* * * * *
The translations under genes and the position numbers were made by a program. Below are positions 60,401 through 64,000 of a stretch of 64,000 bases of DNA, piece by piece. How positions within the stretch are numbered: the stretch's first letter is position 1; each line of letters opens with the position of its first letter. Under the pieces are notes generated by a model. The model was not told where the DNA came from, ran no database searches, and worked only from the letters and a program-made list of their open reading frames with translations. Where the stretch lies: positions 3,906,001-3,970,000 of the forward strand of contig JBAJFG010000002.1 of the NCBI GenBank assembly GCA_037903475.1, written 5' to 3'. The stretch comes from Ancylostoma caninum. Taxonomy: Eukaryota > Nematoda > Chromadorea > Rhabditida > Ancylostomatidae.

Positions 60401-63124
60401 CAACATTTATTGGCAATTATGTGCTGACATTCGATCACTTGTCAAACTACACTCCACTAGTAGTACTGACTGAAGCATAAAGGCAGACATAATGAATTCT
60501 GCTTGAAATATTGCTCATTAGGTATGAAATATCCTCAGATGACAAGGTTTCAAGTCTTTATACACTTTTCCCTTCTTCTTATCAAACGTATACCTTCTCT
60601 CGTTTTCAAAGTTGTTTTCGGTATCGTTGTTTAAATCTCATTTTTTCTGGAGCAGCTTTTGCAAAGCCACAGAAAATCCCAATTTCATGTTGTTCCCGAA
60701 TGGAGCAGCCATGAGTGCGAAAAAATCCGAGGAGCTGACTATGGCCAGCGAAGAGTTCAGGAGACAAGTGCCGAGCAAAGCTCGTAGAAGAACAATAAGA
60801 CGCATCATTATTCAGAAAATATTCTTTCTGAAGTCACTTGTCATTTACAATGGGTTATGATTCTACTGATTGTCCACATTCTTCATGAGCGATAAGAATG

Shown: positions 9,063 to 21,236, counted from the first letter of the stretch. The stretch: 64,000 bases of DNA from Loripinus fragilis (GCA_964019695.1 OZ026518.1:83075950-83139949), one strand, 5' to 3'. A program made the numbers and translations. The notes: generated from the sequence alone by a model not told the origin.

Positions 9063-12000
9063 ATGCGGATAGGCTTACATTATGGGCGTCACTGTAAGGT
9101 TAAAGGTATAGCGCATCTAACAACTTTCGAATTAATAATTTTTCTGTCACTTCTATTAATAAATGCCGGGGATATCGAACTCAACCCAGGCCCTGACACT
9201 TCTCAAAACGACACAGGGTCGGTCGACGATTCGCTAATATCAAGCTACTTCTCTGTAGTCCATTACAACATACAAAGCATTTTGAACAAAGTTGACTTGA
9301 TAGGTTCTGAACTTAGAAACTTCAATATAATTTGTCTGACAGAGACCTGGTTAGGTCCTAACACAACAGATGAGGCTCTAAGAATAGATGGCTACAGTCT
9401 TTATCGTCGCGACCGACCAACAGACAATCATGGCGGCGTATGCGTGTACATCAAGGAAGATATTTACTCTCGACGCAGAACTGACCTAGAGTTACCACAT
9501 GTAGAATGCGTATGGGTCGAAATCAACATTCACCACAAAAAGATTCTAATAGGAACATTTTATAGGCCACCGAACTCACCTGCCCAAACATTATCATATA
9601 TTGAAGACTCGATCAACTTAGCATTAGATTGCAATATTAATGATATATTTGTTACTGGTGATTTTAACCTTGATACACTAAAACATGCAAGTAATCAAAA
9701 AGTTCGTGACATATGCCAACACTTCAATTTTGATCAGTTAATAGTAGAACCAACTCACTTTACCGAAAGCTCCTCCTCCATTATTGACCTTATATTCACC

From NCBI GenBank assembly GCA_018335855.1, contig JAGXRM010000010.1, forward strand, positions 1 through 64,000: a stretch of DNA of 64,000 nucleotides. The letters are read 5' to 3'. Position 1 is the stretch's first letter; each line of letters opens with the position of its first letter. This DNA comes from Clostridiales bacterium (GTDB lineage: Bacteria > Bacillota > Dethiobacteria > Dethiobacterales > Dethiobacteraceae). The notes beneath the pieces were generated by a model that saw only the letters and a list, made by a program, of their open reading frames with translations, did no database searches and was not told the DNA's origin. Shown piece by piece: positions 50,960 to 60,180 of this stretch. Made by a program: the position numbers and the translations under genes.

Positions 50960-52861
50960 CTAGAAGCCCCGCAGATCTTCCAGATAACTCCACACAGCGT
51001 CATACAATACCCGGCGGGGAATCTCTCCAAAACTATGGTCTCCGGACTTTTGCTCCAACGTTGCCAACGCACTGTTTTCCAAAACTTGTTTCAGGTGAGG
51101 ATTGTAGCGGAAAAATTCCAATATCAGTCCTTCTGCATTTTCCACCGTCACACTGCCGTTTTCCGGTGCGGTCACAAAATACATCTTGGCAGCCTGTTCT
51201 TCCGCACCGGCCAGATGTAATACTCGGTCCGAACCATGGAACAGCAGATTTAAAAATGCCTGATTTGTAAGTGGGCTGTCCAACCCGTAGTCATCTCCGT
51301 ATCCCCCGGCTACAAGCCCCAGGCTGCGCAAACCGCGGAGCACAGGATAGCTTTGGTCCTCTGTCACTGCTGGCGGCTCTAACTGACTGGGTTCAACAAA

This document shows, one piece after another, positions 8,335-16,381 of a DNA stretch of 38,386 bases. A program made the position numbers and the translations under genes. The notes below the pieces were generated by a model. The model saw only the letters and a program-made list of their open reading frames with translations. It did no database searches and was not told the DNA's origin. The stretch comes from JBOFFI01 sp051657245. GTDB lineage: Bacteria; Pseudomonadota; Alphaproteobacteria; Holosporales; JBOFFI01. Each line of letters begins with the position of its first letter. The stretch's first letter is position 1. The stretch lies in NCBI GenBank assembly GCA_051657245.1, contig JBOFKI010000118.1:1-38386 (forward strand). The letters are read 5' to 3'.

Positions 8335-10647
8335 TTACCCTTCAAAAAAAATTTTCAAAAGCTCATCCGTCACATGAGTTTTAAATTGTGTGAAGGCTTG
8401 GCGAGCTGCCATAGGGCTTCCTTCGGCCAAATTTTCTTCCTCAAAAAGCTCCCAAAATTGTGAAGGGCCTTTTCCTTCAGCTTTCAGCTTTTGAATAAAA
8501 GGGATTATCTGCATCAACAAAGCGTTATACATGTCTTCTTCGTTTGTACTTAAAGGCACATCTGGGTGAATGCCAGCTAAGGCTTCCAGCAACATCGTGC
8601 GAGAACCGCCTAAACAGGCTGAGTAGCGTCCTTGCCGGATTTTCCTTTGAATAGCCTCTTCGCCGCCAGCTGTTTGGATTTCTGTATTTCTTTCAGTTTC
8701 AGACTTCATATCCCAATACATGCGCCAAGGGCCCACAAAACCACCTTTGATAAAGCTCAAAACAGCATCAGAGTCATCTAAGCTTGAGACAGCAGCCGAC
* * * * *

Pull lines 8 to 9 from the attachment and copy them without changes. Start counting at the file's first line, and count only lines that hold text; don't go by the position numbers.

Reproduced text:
Shown: positions 9,063 to 21,236, counted from the first letter of the stretch. The stretch: 64,000 bases of DNA from Loripinus fragilis (GCA_964019695.1 OZ026518.1:83075950-83139949), one strand, 5' to 3'. A program made the numbers and translations. The notes: generated from the sequence alone by a model not told the origin.

Positions 9063-12000